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Publication Detail
Matters of form: experiments in verse and prose romance
  • Publication Type:
  • Authors:
    Gilbert J, Putter A
  • Publisher:
    Cambridge University Press
  • Publication date:
  • Chapter number:
  • Series:
    Cambridge Companions to Literature and the Classics
  • Editors:
    Krueger RL
  • Status:
  • Book title:
    New Companion to Medieval Romance
  • Keywords:
    literary form, Verse romance, prose romance, genre, medieval romance, octosyllabic rhyming couplet, stanza forms, metre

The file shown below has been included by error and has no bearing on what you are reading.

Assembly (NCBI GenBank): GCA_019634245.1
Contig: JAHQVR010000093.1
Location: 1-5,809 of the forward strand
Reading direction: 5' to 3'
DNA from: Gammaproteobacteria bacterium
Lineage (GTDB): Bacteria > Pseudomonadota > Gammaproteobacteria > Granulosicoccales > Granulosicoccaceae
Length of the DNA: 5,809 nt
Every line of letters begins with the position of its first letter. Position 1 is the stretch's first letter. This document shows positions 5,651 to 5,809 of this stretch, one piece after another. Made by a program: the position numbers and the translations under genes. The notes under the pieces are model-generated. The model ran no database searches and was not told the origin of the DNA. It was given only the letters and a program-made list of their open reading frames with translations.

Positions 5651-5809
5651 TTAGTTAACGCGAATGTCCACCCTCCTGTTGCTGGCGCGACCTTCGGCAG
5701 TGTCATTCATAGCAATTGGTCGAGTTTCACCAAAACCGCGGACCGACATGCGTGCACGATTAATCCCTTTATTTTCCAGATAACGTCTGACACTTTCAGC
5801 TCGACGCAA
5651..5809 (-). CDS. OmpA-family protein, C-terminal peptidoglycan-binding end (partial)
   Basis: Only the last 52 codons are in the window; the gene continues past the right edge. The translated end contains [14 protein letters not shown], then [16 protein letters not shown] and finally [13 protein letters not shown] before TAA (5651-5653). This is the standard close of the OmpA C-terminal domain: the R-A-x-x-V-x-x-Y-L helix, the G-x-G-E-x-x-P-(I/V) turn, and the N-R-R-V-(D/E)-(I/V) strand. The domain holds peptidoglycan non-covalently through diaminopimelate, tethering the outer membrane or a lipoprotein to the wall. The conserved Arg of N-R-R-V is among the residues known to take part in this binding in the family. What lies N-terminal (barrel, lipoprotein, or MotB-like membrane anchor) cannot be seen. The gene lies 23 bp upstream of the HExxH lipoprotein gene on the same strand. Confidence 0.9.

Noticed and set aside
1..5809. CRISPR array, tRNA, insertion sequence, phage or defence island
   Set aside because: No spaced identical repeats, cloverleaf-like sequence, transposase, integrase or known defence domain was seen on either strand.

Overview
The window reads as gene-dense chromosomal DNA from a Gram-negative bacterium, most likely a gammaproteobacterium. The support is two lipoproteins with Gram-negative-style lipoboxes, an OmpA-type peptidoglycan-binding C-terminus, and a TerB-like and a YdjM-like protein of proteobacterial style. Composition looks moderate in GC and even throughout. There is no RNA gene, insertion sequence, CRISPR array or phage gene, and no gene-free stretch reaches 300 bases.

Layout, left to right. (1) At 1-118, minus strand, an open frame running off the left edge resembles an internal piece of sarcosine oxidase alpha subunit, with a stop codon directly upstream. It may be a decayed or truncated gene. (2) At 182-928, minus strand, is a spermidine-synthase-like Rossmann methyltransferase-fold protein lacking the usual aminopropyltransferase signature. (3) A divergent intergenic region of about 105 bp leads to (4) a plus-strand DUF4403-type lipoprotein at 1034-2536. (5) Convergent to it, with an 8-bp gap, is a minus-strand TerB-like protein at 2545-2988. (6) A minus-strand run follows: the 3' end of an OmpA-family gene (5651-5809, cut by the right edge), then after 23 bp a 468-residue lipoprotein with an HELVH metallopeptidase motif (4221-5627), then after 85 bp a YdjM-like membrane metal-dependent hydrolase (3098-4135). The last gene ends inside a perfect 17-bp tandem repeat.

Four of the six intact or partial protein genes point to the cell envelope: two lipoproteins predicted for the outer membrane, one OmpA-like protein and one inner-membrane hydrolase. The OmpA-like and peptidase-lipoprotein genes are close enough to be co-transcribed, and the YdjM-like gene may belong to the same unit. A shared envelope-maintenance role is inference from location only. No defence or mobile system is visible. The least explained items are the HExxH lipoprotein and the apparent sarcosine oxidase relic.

This chapter reviews how verse and prose romances in French and other Western European vernaculars developed through formal experimentation. Emphasizing the skill with which verse writers negotiated formal choices, the chapter analyses in detail the octosyllabic rhyming couplet that became the most common verse romance metre in several languages, before outlining the surprising variety of forms that distinguished Middle English romance. The complex relationship of form to genre – romance, epic, and lyric – in different linguistic and cultural contexts is also discussed, as is the virtuoso practice of inserting lyrics into verse romance narratives. The second half of the chapter describes the genesis and spread of romance writing in prose, now so ordinary as to seem a non-form, but once radically innovative and carrying a particular ideological freight. It analyses the ‘myth of prose’, which allowed prose romance writers to claim a truthfulness and objectivity for their form that they denied to verse. In spite of such claims, verse romance was nevertheless preferred in some languages and cultural contexts.
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